Try to figure out what you believe about writing that you know you will get in arguments about in the future. This will allow you to spend less time wondering, “Do I disagree because I want her to be wrong or do I actually disagree?” when someone gives you feedback. When someone tells you you overwrite, you can ask yourself are you trying to be like Dean Koontz or more like Stephen King? Rather than sitting there, confused as to if you are doing something wrong or not, you have a better understanding about what is a personal taste.

Day 10. Write a blog post.

Day 11. Make a five-year plan.

Writing is a business, especially if someone wants a career in it. (That’s a joke, my friends.) The biggest mistake people make in writing that they often won’t in any other aspects of their lives is that they have all the time in the world to do it.

Set up a series of reachable, if not challenging goals, and plot out what you need to do it, including what you would like to have done.

Talk about education, resume, awards, promotion and anything else you can think of to help you get to where you need. Even consider a list of different tactics that could help you achieve your goals such as:

Write a great book, get a good platform (a million Twitter followers), get a lot of hits on your blog, network, have some credentials like winning contests, etc.

See where your career is lacking. At this point, probably everywhere. Start keeping your eyes and mind open to solving these problems.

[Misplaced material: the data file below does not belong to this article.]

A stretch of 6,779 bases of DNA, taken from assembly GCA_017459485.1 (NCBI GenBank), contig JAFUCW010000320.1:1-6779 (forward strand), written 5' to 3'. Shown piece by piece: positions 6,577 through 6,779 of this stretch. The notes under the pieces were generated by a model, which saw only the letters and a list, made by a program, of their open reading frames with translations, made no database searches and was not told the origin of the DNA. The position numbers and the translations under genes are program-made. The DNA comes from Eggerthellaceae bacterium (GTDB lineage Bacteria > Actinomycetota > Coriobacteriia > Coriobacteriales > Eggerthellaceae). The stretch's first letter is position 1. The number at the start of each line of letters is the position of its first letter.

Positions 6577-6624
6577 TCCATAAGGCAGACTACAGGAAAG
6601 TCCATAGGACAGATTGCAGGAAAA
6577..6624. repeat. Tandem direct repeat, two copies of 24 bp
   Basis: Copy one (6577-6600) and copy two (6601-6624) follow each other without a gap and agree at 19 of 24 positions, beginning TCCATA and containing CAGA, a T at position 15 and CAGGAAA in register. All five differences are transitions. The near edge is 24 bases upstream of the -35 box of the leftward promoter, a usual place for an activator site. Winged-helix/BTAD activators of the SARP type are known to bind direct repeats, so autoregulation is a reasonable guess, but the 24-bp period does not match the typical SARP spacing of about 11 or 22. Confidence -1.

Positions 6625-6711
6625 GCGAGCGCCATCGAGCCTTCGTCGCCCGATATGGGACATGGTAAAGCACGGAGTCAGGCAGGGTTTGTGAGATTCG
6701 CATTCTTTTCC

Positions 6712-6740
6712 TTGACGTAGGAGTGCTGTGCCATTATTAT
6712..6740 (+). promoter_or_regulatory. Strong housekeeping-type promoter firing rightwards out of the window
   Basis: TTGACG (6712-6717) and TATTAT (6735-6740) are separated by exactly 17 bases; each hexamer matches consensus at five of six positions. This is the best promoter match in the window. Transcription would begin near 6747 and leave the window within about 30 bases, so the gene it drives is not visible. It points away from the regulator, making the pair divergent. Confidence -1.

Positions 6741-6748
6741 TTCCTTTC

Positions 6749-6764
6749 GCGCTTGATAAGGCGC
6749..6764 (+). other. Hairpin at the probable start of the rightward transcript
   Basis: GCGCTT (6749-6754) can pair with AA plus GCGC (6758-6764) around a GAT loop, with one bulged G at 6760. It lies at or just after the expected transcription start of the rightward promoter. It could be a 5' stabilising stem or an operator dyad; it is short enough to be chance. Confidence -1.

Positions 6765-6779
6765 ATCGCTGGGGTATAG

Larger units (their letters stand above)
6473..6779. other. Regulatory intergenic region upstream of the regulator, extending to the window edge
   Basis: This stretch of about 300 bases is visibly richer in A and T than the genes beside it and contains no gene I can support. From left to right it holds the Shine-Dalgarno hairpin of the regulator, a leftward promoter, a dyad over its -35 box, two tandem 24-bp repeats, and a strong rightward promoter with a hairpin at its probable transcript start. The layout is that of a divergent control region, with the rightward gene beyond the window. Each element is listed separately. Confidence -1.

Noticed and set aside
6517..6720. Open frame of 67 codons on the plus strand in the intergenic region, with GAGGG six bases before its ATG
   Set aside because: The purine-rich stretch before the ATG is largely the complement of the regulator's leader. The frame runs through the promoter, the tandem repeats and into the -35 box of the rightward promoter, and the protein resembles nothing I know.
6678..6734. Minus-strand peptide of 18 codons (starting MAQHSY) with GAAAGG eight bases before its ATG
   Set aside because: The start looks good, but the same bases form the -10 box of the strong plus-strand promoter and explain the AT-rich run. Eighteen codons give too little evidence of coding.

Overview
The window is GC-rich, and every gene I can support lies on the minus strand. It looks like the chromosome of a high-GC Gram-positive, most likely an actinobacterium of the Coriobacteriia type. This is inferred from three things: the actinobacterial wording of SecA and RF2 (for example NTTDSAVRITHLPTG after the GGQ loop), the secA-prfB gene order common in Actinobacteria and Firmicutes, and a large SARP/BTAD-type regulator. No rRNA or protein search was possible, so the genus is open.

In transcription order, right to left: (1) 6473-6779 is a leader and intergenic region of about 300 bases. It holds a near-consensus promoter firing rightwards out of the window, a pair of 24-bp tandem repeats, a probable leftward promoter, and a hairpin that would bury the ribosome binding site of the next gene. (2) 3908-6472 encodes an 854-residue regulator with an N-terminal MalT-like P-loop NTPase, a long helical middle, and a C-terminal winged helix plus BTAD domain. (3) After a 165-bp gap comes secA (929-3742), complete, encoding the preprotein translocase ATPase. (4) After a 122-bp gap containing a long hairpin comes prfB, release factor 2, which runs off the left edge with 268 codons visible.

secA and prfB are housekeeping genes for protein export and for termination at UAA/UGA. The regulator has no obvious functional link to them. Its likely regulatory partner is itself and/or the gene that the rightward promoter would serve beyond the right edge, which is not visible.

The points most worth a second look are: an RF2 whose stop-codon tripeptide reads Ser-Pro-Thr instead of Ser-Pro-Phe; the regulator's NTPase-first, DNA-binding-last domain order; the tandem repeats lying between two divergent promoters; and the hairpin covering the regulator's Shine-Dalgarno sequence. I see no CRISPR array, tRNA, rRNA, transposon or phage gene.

Day 12. Read a published short story.

Now that you have an idea of how to write short stories, it’s a good time to go back and figure out what other people are doing.

Day 13. Read beginning of second novel to friend.

Read through the first three chapters (usually what agents ask for first) to a friend and get their suggestions and feedback.

Day 14. Write a query letter for second novel.

Day 15. Edit query letter for second novel.

Day 16. Edit a short story.

Day 17. Write blog post.

Day 18. Edit query for second novel.

Day 19. Write a fake query for second novel.

Let loose and make the most ridiculous, heartfelt query you can possibly muster. Either you’ll come up with something great or terrible, but it will tell you what you should or shouldn’t be doing.

Day 20. Edit a short story.

Day 21. Edit query for short story.

Day 22. Get feedback from reader of second story.

Again a month has passed and it’s feedback day! Let’s pretend your friend has actually read your novel and pull them aside to see what they have to say.